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Ball State Opens New Year With Socially Distant Convocation, Believes Students Will Be Safe

By Stephanie Wiechmann, IPR News | Published on in Ball State, Education, Health, Local News
University President Geoffrey Mearns (Photo: Ball State University)

Ball State University has opened its new academic year with a traditional convocation ceremony – with an untraditionally small in-person audience because of the coronavirus pandemic.  As IPR’s Stephanie Wiechmann reports, university officials thanked staff and students for adjusting to last year’s on-campus closure and promised good things ahead.


The university begins in-person classes on Monday.  Students this semester have the option to take classes on campus or online.  Ball State says faculty moved 900 traditionally on-campus classes online to make it happen.

Despite the pandemic changing the college experience and uncertainties about enrollment, university President Geoffrey Mearns announced good news.  Ball State’s retention rate – which maps how many students that begin to study at Ball State stay for a second year – is up five percentage points from the last academic year.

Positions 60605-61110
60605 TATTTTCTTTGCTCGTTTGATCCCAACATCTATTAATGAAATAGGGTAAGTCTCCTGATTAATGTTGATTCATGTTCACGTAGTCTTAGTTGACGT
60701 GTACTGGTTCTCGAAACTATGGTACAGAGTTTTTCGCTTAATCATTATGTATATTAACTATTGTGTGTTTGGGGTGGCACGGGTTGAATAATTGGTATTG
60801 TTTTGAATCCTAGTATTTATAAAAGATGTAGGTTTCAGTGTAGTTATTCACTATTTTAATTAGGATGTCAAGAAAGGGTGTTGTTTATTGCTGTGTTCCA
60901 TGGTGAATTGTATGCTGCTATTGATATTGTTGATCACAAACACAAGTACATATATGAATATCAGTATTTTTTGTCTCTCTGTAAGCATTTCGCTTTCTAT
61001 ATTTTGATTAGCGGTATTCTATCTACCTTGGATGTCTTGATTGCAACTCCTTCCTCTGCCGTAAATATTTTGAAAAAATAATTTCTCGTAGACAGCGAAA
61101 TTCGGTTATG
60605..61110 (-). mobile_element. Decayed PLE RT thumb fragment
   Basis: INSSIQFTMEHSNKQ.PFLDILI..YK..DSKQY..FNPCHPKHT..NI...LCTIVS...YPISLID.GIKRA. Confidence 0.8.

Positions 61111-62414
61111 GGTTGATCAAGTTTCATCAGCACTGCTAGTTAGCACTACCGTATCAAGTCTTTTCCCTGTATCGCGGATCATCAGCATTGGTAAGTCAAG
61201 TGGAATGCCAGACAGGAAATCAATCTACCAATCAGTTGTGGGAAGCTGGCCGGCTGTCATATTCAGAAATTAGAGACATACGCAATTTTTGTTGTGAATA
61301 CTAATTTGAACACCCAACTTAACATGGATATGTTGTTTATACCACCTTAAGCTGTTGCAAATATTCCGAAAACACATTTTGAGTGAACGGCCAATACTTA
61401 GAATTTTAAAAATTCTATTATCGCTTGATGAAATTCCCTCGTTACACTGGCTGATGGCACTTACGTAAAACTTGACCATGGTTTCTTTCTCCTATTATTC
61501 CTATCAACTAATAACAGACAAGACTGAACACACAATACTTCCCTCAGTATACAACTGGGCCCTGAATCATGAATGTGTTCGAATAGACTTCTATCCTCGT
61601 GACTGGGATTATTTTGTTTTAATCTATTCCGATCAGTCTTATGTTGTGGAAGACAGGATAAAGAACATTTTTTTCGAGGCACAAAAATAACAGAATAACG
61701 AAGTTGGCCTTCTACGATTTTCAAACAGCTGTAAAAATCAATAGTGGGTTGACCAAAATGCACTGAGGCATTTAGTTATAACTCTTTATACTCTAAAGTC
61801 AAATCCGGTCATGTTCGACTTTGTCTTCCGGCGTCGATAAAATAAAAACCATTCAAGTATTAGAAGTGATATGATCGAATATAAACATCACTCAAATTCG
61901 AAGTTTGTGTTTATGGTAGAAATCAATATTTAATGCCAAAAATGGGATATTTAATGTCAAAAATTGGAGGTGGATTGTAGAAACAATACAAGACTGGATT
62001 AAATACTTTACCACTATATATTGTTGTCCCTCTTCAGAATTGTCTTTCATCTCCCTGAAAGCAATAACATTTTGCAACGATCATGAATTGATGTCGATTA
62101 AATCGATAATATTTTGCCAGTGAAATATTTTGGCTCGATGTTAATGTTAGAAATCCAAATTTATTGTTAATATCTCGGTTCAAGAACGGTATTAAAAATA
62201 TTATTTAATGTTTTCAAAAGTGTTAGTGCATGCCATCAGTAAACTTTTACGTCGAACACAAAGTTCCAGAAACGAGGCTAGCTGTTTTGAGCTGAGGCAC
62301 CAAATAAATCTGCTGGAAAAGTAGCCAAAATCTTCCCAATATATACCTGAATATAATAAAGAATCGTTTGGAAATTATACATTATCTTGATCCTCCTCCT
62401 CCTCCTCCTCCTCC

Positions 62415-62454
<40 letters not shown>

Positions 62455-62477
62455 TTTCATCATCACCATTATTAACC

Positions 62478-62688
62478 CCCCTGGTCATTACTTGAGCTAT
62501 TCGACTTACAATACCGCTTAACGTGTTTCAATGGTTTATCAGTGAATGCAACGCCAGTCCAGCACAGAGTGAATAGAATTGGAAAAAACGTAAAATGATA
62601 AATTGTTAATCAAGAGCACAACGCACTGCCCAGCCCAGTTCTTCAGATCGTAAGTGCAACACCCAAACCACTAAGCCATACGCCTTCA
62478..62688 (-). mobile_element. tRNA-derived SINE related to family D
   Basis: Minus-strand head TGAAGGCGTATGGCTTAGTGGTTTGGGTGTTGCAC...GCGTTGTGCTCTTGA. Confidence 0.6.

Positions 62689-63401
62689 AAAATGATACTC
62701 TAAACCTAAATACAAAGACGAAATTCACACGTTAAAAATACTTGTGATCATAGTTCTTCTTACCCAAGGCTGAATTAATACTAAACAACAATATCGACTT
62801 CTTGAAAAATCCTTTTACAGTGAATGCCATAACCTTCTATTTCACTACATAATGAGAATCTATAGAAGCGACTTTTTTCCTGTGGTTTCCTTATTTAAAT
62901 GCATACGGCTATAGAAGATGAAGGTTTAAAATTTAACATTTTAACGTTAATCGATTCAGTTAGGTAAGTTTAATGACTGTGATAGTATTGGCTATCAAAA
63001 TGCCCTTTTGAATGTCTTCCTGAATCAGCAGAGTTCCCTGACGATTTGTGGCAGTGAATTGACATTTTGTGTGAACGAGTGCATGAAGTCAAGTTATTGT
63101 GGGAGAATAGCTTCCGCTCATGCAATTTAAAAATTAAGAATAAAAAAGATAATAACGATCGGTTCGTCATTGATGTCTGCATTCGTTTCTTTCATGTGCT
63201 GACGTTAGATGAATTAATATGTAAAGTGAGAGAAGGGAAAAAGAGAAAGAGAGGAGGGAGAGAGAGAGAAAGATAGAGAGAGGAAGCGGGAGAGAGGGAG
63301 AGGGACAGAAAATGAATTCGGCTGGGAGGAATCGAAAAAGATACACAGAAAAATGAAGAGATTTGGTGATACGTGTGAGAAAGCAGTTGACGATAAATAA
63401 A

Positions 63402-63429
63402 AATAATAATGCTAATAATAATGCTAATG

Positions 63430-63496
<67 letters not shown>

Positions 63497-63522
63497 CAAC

For the students and faculty returning to campus while COVID-19 cases continue to rise nationwide, Mearns says, “Because of the pandemic, we have come to realize that we are, in fact, increasingly dependent on each other – increasingly dependent on each other for our safety, for our health, and for our personal well-being.”

Like other universities, Ball State has adjusted its campus spaces for recommended coronavirus restrictions and sanitation.  It is requiring wearing face masks indoors and distancing everywhere.

Before classes begin Monday at West Lafayette’s Purdue University, that school announced three dozen students have been suspended for not following the school’s coronavirus restrictions.  In an IPR interview, Mearns said the student conduct code at Ball State allows any student to be disciplined if they cause harm or hinder the safety of another person, even off-campus.  That could apply to COVID precautions.

“So we are going to continue to monitor the compliance of every member of the university community with our protocols, and we’re prepared to respond if there are people who are not complying with those protocols.  And I’m confident that our students are also aware of the kind of conduct that puts their ability to stay on campus at risk, either individually or collectively.”

Off-campus and extracurricular socializing has seen a number of universities across the country move classes online temporarily or for the rest of the semester after only a short time on-campus.  State health officials say it could happen to any college, and have asked students to weigh the risks and benefits of any socializing event.